• Special identifier for all Google account holders

    This special scope identifier represents anyone who is authenticated with a Google account. The special scope identifier for all Google account holders is AllAuthenticatedUsers.

  • Special identifier for all users

    This special scope identifier represents anyone who is on the Internet, with or without a Google account. The special scope identifier for all users is AllUsers.

Usually, you specify scopes using an email address, a domain, or one of the special identifiers. If you want to specify a scope using a Google Storage ID, you have to determine what the Google Storage ID is. You can determine a user's Google Storage ID by retrieving the ACLs on an object that the user uploaded. You can find the user's Google Storage ID by looking in the XML document that's returned in the response body. The user's Google Storage ID appears in the <ID> element that is in the <OWNER> container.

You can also retrieve Google Storage IDs for a project team, project editors, and project owners by either retrieving ACLs on a bucket if the ACLs have not been changed from the default or by using the Google Developers Console. For more information, see Google Storage IDs for Projects.

Google Cloud Storage lets you assign the following concentric permissions for your buckets and objects:

READ WRITE FULL_CONTROL Default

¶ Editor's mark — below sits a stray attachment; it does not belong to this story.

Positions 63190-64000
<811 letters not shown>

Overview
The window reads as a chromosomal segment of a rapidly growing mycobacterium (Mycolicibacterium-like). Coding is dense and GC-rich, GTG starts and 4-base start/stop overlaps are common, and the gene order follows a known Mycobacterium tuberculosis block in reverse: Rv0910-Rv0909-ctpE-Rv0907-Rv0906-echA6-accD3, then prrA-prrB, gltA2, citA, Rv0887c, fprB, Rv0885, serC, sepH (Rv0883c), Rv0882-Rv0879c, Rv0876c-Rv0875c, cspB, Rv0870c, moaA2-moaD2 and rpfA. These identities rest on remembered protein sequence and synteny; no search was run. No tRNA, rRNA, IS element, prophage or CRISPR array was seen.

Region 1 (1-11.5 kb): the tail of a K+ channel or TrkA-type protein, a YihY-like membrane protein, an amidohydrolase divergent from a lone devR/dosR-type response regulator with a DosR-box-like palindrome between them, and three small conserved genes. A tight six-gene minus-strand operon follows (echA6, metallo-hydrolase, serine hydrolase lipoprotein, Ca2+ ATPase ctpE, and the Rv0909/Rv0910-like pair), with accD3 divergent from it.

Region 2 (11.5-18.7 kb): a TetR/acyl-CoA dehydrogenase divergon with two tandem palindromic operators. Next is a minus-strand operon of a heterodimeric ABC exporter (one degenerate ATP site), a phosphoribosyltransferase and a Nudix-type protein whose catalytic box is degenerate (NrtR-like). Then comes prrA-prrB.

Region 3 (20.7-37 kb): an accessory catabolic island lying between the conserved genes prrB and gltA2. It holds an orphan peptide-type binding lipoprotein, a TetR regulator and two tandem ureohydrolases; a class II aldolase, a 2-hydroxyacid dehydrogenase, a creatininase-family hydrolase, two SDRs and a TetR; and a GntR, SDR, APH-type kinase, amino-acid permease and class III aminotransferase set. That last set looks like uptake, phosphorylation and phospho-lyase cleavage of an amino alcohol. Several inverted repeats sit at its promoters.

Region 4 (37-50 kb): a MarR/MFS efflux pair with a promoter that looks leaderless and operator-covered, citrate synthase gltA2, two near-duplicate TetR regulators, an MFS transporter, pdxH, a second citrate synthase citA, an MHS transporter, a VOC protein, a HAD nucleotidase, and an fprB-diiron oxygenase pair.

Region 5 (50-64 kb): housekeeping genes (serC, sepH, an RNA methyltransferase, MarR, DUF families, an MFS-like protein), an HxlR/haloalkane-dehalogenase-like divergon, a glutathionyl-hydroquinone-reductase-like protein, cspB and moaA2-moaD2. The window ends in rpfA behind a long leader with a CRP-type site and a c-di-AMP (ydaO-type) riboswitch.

Objects Lets a user download an object. You cannot apply this permission to objects. Gives a user READ access. It also lets a user read and write object ACLs and other metadata. Objects have the predefined project-private ACL applied when they are uploaded. Objects are always owned by the original requestor who uploaded the object.
Buckets Lets a user list a bucket's contents. Lets a user list, create, overwrite, and delete objects in a bucket. Gives a user READ and WRITE permissions on the bucket. It also lets a user read and write bucket ACLs and other metadata. Buckets have the predefined project-private ACL applied when they are created. Buckets are always owned by the project-owners group.

Note: You cannot grant discrete permissions for reading or writing ACLs or other metadata. To let someone read and write ACLs you must grant them FULL_CONTROL permission.

Google Storage IDs for Projects

Project teams, project editors, and project owners are identified using Google Storage IDs.

To find the Google Storage IDs for the project groups:

  1. Go to the Google Developers Console.
  2. Select a project by clicking its name.
  3. Click Cloud Storage, and then click Projet dashboard.
  4. The IDs are in the Google Cloud Storage IDs section.

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Understanding Default Bucket and Object ACLs

This section describes how default ACLs are applied to buckets and objects.

Default Bucket ACLs

All buckets are owned by the project owners group. Project owners are granted FULL_CONTROL automatically to all buckets inside their project. When you create a project, you are automatically added as a project owner.

If you create a bucket with the default bucket ACLs—that is, you do not specify a predefined ACL when you create the bucket—your bucket has the predefined project-private ACL applied to it. The project-private ACL gives additional permissions to project team members based on their roles. These additional permissions are defined as follows:

  • All Project Team Members

    The project-private ACL provides all team members with READ access to buckets in a project. All project team members can list objects within buckets. All project team members can also list buckets within a project, independent of bucket ACLs.

  • Project Editors